Selecting your venues:
- First item to consider is cost. Beware high-cost as well as no-cost gigs. (They are no cost for a reason – often no buyers, either.) Make sure it fits your budget.
- Factor out your time (which is valuable) and ask about the projected attendance.
- Estimate the time frame and travel time. Is it far enough away you’ll need a hotel? Is it several days long which also might mean a hotel? Hotels are not cheap, especially those in a downtown area.
- Who else is attending? Do they have some big names that will draw in the crowds?
What will you need to take? What might you need to purchase or order in advance? Here are some items for your list-
- Credit card reader
- Business cards
- List of books & prices and how many you are taking
- Display items – tablecloth, book stands, posters, banners, props, etc. Your own table
- When you reach your table/booth/spot, mentally plan the best way to set up your area.
- Make sure your books are easily visible and place bookmarks on the table.
- Arrange posters and banners so they get the most visibility.
- Make sure it’s easy for you to get to the reader side of the table.
- Network with other vendors/authors before the event – it will lead to new friends and more opportunities.
Time to sell:
- Engage people. Comment on what they are wearing. If you can get them talking, this breaks down a wall as you come off as friendly rather than someone just trying to sell something.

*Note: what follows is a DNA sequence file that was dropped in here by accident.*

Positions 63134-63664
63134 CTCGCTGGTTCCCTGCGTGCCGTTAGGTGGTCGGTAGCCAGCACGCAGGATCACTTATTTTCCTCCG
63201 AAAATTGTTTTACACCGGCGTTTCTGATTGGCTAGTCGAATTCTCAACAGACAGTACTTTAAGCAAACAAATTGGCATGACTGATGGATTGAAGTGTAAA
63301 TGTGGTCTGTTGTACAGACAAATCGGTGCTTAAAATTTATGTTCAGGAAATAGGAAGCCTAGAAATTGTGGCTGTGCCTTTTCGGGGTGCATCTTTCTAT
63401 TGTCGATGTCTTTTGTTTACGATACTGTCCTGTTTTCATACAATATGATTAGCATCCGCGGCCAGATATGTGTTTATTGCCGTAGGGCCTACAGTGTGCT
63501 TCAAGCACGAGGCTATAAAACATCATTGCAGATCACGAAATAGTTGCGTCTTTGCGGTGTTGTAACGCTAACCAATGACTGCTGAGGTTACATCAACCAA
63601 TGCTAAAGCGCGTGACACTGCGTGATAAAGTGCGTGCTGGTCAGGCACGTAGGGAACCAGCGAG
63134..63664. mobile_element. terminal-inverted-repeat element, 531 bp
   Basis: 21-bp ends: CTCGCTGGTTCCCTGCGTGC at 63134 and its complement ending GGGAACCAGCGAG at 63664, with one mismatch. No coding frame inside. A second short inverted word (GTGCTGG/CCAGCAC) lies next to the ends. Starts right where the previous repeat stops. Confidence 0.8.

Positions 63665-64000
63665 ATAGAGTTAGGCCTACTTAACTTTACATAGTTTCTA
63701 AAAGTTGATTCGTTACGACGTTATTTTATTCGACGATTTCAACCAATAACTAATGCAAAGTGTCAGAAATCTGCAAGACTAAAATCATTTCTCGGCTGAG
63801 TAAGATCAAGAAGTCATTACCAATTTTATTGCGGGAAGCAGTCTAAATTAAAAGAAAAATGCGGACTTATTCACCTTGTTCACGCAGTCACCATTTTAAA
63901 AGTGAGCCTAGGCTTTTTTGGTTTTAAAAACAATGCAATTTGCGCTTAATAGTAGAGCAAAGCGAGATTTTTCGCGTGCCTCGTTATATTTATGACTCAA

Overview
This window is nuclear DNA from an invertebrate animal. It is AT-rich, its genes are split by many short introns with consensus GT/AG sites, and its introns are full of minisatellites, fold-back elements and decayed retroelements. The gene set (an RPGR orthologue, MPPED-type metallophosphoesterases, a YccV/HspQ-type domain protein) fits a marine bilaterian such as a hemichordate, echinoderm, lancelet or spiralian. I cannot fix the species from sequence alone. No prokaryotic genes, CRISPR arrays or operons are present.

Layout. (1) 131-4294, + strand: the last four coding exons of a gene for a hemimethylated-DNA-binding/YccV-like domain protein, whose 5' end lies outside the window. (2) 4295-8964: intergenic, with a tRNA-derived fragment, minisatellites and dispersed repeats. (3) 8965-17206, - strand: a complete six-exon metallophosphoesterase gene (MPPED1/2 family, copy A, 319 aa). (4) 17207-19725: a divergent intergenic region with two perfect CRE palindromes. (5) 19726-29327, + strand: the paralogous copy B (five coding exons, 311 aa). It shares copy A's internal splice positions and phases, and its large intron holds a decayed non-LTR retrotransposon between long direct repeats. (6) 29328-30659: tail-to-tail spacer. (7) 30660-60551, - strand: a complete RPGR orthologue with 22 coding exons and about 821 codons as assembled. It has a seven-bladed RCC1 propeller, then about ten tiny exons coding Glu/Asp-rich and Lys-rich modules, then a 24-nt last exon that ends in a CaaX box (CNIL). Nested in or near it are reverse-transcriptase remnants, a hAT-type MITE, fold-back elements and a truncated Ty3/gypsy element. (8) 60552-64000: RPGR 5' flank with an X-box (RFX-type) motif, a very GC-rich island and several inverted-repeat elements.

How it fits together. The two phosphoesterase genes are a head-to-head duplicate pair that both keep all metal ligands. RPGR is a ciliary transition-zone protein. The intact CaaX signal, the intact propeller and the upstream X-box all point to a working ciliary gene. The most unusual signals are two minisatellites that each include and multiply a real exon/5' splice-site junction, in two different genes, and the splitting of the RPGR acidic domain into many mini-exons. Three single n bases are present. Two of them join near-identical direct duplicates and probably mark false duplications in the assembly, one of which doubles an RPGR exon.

- When you get a reader, don’t overwhelm them. Find out what that person reads and point them to 2-3 books. Tell them about them, and if one perks interest, hand them the back of the book so they can read the synopsis.
- If there’s any interest, give that person a bookmark. He or she will never remember you or your book without it!
If they buy a book, offer to sign it and slip in a bookmark for another book. Ask to take their picture!
- There will be lulls. Just keep smiling! Use those times to network with others at the event.
Once you’ve packed and arrived back home, you’ll probably count your money first. Then you can calculate the time spent at the event versus the money you made. If it was worth your while, you can do it again. If not, cross it off your list and chalk it up as a marketing event.
Not every event will be a winner. Nor is the goal just to sell a ton of books. If you’ve handed out bookmarks and networked with others, you’ve planted seeds for the future. You’ve done your marketing and it will lead to more sales. Now, go get 'em!